Among his many activities, Mott enjoyed political activism, but he wasn’t a strict partisan. To underscore this, he once brought both a live elephant and two donkeys to a fundraiser.

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After You

Dennis Friedman  |  Aug 28, 2019

I HAD AN AUNT WHO did everything for her husband. She paid the bills, invested their money and oversaw the family budget, plus she did all the household chores.
They both liked this arrangement. It worked for them. But as they grew older, people were concerned about what would happen to Uncle Bob if he outlived my aunt. He depended on her for everything. How could he take care of himself?
My uncle could not operate a washing machine,

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Naming Names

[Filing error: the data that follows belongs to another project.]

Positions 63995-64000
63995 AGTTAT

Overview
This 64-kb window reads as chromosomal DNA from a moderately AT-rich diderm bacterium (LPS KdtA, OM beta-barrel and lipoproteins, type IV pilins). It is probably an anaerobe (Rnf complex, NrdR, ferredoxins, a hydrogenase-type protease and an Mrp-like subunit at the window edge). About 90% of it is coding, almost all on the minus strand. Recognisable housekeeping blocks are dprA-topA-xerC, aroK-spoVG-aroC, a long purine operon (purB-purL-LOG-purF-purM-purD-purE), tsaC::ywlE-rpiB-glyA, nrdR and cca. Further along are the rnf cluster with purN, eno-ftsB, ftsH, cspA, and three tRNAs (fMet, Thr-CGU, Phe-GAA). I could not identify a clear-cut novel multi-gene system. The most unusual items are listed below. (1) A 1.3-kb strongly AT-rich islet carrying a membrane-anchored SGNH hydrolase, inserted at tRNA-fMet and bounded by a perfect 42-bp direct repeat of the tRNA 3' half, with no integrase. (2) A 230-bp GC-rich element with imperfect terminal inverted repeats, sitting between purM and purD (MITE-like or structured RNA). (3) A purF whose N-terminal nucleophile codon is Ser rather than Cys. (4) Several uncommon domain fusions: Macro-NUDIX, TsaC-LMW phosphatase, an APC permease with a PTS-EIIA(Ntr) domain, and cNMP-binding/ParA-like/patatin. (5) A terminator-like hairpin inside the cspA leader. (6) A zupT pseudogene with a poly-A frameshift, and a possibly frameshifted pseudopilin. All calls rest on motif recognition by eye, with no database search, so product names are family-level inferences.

Dennis Friedman  |  Aug 1, 2019

I JUST WENT TO SEE a lawyer about making changes to my trust and will. It’s been some 20 years since I had my revocable living trust drawn up, and a lot of things in my life have changed since then. 
For most folks, it’s difficult to decide how they want their estate distributed upon their death. Consider five questions:

Should the division of your assets be based solely on relationships, leaving your assets to immediate family,

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One Last Thing

Richard Quinn  |  Apr 25, 2019

ONLY ABOUT 40% of Americans have a will, including just 58% of those ages 53 to 71. The good news is, among those of us 72 and above, the percentage is much higher—81%.
Putting in place a will, trust documents, powers of attorney and so on is no easy task. I’ve been through the process twice and it’s not fun, mostly because a good attorney will ask a lot of uncomfortable questions you’d probably rather not think about—like,

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Pass It On

Ross Menke  |  Apr 15, 2019

BABY BOOMERS ARE retiring every day and Generation X is right on their heels. With this, an increasingly large amount of wealth is making its way into IRAs and Roth IRAs, thanks to rollovers from employer retirement plans.